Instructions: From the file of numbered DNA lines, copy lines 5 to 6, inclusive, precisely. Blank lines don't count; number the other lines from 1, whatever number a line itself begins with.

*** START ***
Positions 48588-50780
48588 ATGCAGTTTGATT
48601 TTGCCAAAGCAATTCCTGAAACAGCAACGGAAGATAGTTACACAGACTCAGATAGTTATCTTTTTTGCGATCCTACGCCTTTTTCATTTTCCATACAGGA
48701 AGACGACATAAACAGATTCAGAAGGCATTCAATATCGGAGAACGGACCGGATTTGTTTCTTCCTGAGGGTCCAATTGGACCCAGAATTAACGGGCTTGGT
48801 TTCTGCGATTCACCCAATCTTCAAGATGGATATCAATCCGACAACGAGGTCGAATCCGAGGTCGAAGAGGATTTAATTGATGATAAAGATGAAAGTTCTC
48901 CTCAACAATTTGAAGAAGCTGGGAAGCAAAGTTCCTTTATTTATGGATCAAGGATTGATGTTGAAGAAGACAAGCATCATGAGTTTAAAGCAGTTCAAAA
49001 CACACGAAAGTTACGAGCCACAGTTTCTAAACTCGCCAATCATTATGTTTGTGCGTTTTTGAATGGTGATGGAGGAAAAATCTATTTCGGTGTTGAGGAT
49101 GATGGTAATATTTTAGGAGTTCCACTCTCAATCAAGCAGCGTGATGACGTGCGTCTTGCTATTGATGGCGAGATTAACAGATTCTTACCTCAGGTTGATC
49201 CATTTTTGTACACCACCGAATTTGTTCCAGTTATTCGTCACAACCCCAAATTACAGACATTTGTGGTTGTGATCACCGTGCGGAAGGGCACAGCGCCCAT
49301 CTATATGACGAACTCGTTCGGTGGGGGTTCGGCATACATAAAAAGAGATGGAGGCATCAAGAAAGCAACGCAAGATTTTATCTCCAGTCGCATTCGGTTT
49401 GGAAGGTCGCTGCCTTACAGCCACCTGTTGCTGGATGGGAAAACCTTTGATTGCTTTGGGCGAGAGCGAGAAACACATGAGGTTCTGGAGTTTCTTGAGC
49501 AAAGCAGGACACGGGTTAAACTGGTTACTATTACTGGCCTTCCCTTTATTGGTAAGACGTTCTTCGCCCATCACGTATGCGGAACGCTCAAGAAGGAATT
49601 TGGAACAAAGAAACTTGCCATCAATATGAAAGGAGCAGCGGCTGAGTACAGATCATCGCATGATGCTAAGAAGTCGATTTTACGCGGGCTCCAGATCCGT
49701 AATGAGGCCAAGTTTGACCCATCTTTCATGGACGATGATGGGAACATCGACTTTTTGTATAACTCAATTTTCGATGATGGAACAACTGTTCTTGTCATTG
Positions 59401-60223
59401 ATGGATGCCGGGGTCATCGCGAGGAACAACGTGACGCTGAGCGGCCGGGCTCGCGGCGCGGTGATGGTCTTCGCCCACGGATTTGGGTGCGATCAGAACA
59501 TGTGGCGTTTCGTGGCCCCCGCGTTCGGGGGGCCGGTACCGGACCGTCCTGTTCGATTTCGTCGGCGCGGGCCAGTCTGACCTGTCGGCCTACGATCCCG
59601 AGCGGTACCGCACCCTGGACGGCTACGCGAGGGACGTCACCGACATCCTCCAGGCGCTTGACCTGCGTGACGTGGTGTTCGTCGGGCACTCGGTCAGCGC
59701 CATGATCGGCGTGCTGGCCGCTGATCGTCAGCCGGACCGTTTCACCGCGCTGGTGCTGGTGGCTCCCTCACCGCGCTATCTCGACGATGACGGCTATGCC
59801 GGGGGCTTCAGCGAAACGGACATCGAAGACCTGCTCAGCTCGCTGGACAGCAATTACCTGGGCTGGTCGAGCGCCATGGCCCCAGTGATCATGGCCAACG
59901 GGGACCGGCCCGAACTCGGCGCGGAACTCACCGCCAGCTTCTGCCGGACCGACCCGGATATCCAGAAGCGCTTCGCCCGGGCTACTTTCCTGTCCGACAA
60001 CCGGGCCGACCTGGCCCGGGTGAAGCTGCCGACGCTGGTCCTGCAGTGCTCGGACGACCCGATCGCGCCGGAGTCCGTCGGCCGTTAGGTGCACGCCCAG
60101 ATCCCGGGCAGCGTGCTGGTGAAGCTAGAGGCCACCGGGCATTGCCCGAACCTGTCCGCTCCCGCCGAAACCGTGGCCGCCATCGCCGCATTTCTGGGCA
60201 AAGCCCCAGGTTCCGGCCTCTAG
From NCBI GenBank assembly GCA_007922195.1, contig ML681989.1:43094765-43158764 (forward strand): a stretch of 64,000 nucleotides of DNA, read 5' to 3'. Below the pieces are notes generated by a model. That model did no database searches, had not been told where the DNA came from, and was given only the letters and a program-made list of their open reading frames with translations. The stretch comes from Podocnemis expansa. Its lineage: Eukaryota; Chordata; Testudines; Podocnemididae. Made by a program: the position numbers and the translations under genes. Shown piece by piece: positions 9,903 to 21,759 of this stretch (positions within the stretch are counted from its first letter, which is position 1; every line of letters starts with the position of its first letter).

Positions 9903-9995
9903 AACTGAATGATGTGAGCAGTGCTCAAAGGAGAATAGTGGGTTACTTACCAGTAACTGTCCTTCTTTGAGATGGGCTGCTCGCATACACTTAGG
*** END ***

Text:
48801 TTCTGCGATTCACCCAATCTTCAAGATGGATATCAATCCGACAACGAGGTCGAATCCGAGGTCGAAGAGGATTTAATTGATGATAAAGATGAAAGTTCTC
48901 CTCAACAATTTGAAGAAGCTGGGAAGCAAAGTTCCTTTATTTATGGATCAAGGATTGATGTTGAAGAAGACAAGCATCATGAGTTTAAAGCAGTTCAAAA